During these chapters, Schultz describes and talks about human relationships as positive and a mainstay, when speaking in relation to coffee. As much as Schultz dreaded having to shut down six-hundred different locations across the country, he was reassured that human relationships with Starbucks were the cause of receiving such backlash due to the positivity in many communities and their outlook on Starbucks. This can be seen in this quotation from page 162 where he states “backlash hurt, but our partners arid landlords were hurting more. Again, I saw a silver lining. The push-back from our customers, our people-even the reaction from landlords-affirmed that Starbucks was a positive force, a mainstay, in many communities,” (Schultz 162).

A theme that may not seem very obvious at first when it comes to Schultz and human relationship is respect. As  he describes the struggle of discovering which stores to close down there is always an element of respect, such as checking stores that sent emails to see if they could be spared, or by being sure to tell the store in advance and in person about their official closing. There is an utter evidence that to be successful, human relationship is respectful, and even more so because all of the backlash received shows that Starbucks is a place the customers respect as well. In this quotation from Schultz, he has already shown how hard it was to pick which Starbucks to close, and in order to avoid making the matters worse, they had to handle the situation respectfully to keep a positive human relationship. The quotation states “Out of respect we had wanted to inform our partners in person before their stores’ fate went public, as well as prevent an employee exodus or lax customer service in the- months before a store actually ceased operating,” (Schultz 160).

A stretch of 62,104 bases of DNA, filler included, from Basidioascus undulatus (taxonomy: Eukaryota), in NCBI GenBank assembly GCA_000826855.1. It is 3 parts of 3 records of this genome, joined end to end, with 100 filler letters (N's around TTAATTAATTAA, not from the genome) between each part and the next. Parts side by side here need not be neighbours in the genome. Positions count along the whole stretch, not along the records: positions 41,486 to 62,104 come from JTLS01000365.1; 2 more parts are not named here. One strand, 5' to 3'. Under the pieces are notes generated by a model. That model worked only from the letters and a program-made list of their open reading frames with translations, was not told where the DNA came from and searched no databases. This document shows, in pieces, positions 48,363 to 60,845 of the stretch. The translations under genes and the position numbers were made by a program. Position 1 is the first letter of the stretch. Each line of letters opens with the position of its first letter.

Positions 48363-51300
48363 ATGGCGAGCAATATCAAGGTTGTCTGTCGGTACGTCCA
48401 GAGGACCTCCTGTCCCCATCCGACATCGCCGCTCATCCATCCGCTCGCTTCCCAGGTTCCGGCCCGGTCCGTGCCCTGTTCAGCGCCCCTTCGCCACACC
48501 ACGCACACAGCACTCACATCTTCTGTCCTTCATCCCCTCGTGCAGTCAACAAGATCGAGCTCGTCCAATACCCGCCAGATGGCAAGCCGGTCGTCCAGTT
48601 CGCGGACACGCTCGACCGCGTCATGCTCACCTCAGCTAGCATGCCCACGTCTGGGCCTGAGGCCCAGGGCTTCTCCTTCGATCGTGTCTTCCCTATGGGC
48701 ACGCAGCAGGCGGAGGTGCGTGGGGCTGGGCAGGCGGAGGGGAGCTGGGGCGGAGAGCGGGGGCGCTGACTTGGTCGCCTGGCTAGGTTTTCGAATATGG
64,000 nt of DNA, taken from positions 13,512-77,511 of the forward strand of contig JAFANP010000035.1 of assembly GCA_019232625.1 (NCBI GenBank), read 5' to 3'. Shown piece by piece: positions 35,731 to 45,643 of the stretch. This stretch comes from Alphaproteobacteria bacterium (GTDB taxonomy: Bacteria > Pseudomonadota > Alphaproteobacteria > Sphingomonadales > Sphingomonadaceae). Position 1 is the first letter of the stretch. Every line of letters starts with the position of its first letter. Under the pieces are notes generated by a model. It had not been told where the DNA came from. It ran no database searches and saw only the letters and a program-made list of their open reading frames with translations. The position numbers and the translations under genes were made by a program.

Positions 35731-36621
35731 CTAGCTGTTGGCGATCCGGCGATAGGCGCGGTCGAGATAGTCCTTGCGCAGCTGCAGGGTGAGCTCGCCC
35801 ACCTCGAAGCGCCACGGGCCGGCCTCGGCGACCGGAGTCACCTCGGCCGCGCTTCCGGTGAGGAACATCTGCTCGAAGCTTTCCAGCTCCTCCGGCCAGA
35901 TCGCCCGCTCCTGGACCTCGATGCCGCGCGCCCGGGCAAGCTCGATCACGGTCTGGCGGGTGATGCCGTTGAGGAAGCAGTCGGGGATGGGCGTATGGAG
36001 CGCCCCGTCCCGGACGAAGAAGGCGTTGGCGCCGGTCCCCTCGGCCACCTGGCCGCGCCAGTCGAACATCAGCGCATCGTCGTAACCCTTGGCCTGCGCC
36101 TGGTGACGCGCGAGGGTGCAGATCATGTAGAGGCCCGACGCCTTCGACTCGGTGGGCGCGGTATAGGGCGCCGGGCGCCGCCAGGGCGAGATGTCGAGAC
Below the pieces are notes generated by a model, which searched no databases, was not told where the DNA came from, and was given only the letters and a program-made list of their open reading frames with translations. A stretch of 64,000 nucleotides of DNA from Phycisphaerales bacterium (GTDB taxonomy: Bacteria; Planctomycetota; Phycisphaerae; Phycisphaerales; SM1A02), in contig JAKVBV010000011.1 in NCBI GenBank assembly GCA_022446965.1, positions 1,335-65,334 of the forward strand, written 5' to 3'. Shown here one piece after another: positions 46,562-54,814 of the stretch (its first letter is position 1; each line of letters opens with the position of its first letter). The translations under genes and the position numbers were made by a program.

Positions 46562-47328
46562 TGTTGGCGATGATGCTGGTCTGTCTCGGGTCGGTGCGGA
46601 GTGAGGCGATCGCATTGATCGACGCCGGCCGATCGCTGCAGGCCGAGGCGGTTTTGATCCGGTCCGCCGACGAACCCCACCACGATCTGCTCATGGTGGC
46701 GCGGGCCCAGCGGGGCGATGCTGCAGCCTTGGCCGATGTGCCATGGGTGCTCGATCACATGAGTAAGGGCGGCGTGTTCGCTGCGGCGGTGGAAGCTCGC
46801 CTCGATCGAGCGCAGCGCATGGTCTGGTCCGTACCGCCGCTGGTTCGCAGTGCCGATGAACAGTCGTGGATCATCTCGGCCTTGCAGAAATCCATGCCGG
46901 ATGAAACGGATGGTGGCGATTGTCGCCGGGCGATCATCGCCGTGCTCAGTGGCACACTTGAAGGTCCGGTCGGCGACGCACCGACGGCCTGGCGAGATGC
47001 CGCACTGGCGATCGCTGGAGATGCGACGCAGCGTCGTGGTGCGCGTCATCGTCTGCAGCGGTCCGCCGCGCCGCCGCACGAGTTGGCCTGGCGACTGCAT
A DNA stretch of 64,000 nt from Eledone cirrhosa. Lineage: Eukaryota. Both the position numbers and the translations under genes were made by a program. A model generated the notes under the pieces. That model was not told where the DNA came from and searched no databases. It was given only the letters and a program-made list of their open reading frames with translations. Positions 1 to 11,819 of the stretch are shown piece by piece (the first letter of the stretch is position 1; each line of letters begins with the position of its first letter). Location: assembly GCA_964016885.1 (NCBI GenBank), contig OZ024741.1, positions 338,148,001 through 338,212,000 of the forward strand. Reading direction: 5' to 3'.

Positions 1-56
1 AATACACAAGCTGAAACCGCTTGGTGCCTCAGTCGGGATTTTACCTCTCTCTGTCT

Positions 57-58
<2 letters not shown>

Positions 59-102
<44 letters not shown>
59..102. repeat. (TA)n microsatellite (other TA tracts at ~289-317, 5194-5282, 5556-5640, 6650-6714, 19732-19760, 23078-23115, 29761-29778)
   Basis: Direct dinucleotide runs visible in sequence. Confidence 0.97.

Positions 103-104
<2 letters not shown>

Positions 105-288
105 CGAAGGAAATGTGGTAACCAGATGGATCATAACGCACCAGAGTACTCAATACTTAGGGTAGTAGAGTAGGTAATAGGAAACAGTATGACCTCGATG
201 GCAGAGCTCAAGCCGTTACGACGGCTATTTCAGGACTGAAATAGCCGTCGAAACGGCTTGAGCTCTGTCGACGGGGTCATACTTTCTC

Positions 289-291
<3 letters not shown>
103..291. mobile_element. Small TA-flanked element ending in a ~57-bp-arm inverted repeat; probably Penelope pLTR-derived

Schultz describes human relationship as social. He picks at the idea that Starbucks is a third place, working as a social and personal environment available to everyone. He concludes that an individual’s home is their first place, work is second, and Starbucks is third because it is an environment where people can connect with themselves as well as connecting with others. He believes this idea of sociableness in humans cannot have a price put on it. The quotation for this idea of human relationships being social is “If home is the primary or “first” place where a person connects with others, and if work is a person’s “second place,” then a public space such as a coffeehouse-such as Starbucks-is what I have always referred to as the “third place.” A social yet personal environment between one’s house and job, where people can connect with others and reconnect with themselves. From the beginning, Starbucks set out to provide just such an invaluable opportunity,” (Schultz). (“We are all hungry for community”)